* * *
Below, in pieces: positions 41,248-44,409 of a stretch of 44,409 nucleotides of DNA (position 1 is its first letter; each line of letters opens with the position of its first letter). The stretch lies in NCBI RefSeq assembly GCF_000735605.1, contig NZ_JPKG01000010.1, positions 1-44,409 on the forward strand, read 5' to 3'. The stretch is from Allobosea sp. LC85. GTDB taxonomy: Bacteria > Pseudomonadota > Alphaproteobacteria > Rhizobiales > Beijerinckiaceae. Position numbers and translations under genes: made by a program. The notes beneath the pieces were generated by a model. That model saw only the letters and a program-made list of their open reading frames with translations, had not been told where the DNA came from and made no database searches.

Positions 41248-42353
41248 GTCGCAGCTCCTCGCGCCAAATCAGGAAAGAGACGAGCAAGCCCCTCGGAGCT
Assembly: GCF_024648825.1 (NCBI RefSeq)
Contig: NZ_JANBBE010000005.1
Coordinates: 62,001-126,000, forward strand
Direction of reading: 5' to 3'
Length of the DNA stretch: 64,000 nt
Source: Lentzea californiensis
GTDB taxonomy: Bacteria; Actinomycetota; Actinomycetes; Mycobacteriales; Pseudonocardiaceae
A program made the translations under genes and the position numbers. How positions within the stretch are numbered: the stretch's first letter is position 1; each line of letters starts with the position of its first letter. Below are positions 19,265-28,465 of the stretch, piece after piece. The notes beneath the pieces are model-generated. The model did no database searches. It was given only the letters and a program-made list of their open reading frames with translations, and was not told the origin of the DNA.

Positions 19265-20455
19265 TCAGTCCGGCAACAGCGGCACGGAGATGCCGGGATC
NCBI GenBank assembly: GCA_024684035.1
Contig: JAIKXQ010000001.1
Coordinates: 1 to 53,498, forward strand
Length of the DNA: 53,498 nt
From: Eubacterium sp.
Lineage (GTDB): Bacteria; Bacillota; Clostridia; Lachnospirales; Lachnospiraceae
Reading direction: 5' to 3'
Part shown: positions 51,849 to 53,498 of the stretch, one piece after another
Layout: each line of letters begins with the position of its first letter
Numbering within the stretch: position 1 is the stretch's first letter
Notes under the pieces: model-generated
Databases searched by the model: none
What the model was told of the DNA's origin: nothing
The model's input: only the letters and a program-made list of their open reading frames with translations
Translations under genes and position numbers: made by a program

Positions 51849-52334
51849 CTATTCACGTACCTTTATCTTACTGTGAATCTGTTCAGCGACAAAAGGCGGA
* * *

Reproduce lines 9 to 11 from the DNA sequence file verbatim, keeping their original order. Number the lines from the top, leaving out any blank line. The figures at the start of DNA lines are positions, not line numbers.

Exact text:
Source: Lentzea californiensis
GTDB taxonomy: Bacteria; Actinomycetota; Actinomycetes; Mycobacteriales; Pseudonocardiaceae
A program made the translations under genes and the position numbers. How positions within the stretch are numbered: the stretch's first letter is position 1; each line of letters starts with the position of its first letter. Below are positions 19,265-28,465 of the stretch, piece after piece. The notes beneath the pieces are model-generated. The model did no database searches. It was given only the letters and a program-made list of their open reading frames with translations, and was not told the origin of the DNA.